To create a platform to initiate conversations and public action to tackle antibiotic resistance (ABR) in India
To empower young children with knowledge on ABR and partner with them in raising awareness about it's perils
To encourage scientists and medical professionals to engage with the society at large on ABR, science and health
For the pilot we partnered with school children in India in raising awareness on ABR by:
Equipping them with knowledge on ABR through create and fun hands-on activities
Providing a platform for their interaction with different stakeholders such as scientists and doctors, pharmacists and parents
Making the issue of ABR relatable to them by soliciting their own experiences
Equipping them with the tools to narrate their own stories around the issue through grass roots comics and other creative media.
Superheroes against Superbugs combines innovative science education with public engagement approaches (on the lines of child-child approach) to empower young children with scientific knowledge on Antibiotic resistance (ABR), and equipping them with tools to use this knowledge to promote awareness and action in their sphere of influence.
The pilot included two workshops of three days each at a government and a private school in the city of Hyderabad, India. 30 children from each school participated in interactive, hands on activities around microbes, infections, antibiotics designed to convey the complex topic of ABR in a fun and interesting manner. The program targeted 13-14 year old children, an age at which they can understand the scientific and health complexities of ABR and contribute towards spreading awareness. The activities were designed to use inexpensive and locally sourced material for ease of reproduction and scaling up.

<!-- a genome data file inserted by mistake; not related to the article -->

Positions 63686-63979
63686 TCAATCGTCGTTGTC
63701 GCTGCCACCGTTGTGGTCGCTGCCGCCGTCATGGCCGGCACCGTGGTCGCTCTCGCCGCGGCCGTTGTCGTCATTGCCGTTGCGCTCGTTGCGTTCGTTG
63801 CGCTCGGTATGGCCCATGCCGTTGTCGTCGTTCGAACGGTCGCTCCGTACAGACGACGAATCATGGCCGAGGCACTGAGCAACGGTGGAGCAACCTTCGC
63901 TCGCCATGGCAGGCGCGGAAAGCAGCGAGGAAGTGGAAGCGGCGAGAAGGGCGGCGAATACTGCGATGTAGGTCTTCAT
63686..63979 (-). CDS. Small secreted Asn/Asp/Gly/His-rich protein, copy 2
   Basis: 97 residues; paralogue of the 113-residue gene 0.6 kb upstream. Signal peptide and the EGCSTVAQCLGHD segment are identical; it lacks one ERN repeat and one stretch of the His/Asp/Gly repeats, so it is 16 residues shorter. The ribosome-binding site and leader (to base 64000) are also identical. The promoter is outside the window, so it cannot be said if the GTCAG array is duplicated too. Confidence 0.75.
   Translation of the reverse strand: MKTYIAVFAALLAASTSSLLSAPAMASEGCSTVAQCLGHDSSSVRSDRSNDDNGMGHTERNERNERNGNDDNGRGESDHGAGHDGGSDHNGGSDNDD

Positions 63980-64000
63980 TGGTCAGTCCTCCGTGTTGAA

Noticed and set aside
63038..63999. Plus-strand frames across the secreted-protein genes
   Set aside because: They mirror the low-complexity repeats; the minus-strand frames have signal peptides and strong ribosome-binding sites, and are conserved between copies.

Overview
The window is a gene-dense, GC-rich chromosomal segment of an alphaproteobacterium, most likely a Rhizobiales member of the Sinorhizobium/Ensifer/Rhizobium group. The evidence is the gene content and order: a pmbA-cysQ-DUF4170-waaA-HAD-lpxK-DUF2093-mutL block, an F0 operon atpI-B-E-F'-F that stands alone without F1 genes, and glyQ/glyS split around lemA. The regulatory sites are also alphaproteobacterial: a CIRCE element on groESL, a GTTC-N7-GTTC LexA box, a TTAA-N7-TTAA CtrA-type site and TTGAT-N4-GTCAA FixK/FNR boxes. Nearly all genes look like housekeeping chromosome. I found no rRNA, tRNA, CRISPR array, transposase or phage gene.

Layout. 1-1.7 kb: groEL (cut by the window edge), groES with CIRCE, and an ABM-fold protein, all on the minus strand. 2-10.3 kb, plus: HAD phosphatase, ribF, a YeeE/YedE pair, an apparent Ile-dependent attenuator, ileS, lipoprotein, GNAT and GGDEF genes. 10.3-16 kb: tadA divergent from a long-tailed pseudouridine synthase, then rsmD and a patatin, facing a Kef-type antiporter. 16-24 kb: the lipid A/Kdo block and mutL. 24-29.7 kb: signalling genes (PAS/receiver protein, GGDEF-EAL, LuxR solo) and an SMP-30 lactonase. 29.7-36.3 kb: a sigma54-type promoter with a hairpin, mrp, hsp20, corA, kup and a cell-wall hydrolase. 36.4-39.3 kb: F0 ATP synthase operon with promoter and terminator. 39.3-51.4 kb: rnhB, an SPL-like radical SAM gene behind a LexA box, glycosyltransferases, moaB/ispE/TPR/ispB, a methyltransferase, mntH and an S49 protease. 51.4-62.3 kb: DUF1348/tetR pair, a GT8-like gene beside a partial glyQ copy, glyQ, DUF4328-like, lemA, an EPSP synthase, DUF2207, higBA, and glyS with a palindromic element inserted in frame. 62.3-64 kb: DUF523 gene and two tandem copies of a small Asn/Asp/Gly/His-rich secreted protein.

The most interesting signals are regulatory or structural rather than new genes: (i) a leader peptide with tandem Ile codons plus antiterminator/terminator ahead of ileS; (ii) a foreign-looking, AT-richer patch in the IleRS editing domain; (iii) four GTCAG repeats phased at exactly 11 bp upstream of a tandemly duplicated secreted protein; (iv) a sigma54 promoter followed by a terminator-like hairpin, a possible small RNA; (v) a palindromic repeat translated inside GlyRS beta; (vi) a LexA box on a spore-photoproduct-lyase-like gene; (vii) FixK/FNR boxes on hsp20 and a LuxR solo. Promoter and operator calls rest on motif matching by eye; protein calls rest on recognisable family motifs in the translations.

The program also provided a platform for the young participants to initiate a dialogue with other stakeholders such as scientists, medical doctors, parents and pharmacists. ‘Ask a scientist’ session included interactions with various scientists working in the field of virology, immunology, microbiology and tuberculosis, while the ‘Meet the doctor’ session gave them an opportunity to engage with a paediatrician on health, hygiene, nutrition, preventing infections and misuse of antibiotics based on their own history of antibiotic usage. The homework was designed to solicit their own experiences through interactions with their parents on antibiotic usage in their households and with their local pharmacists to understand antibiotic dispensing practices in their neighbourhood.
Once armed with knowledge on the issue, the children were encouraged to explore different creative mediums to narrate stories and develop tools to initiate and sustain a dialogue on ABR.
The program used Grassroots comics, a simple, cost effective and powerful engagement tool to enable the children to develop their own comics on different aspects of ABR including: health and hygiene, misuse and overuse of antibiotics, environmental issues surrounding ABR, misuse of antibiotics in animal farming and science of superbugs, while warning of its dangers. A particular advantage of grassroots comics is that they only require a pen and a paper and do not need the participants to be literate or possess any special artistic talent. The black and white comics are also easy to reproduce and exhibit. The children used these comics to further engage with their peers, teachers, parents and community. A sense of ownership of the comics ensured that the dialogue on ABR initiated during these sessions was sustained beyond the workshop.
In addition to grassroots comics, participating children also developed posters, slogans, skits and animation film stories discussing the issue.
Based on the learnings from the pilot, the SaS team has helped organize awareness activities at school festivals and public events in different Indian cities.